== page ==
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Frequently Asked Questions

How long do business method patents remain in force and what rights do they grant the owner?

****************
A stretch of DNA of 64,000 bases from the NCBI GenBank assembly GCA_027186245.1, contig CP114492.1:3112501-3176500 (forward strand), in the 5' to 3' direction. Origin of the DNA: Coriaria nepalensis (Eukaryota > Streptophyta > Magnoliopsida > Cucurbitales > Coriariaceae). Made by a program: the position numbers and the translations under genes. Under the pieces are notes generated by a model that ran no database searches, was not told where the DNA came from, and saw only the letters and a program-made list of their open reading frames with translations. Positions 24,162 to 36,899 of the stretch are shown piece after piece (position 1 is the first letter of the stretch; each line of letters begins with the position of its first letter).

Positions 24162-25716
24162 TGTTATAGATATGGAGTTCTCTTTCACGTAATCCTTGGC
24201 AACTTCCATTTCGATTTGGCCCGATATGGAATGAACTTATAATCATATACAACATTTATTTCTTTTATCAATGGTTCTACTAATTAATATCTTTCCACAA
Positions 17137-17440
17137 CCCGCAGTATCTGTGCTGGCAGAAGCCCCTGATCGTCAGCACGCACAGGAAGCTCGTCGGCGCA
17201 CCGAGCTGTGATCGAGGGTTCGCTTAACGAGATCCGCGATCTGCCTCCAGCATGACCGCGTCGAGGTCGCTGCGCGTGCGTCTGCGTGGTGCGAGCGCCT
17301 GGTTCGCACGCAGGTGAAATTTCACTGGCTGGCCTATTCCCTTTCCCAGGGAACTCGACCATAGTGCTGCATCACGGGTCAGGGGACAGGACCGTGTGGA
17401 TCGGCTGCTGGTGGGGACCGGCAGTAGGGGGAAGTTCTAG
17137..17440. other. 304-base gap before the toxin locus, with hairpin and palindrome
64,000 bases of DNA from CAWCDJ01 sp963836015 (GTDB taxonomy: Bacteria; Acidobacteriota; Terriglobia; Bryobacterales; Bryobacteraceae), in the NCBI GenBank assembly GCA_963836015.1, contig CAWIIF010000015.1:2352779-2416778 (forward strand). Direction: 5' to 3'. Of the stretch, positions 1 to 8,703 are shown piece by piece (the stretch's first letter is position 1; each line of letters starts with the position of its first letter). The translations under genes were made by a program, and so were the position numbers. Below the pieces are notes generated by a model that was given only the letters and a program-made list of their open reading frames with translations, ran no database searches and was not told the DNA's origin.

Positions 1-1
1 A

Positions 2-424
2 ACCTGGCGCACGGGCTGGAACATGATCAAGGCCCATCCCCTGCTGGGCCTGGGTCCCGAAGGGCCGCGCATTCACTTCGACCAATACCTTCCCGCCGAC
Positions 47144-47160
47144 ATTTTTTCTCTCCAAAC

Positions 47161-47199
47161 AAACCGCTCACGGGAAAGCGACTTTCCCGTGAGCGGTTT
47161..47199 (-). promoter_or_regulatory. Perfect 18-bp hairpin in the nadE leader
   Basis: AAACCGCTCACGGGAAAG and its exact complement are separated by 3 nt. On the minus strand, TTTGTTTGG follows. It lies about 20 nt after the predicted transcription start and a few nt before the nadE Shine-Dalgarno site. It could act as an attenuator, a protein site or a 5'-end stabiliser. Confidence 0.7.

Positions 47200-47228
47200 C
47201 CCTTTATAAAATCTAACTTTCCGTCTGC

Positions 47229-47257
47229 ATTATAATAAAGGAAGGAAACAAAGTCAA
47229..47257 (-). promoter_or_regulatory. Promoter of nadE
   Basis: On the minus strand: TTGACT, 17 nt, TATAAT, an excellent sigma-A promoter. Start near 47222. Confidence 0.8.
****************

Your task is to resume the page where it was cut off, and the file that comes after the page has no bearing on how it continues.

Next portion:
Business method patents, a subset of process patents, are a crucial part of the Internet economy. They remain in force for approximately 17 years and grant the owner exclusive economic use and licensing rights for the process. This means that the owner has the sole right to use, sell, or license the patented process, providing a significant competitive advantage, especially in the digital age. For instance, Netflix's patent for computer-based content streaming was instrumental in its business model and led to a successful patent infringement lawsuit against Blockbuster. These patents are categorized into various classes based on the industry, such as processes for financial data, agriculture, video games, and the education industry. However, not all processes are patentable. The USPTO's "Interim Guidelines" and the "machine versus transformation" test set the general criteria for a business method to be patentable. In 2010, the U.S. Court of Appeals' Federal Circuit ruled that this test could not be the sole criteria for granting patents. For business processes related to computer mechanisms, such as hardware or software, it was determined that the process must meet certain criteria, including demonstrating a real economic and business benefit, performing a useful business process, and properly describing the mechanism used to create the process.

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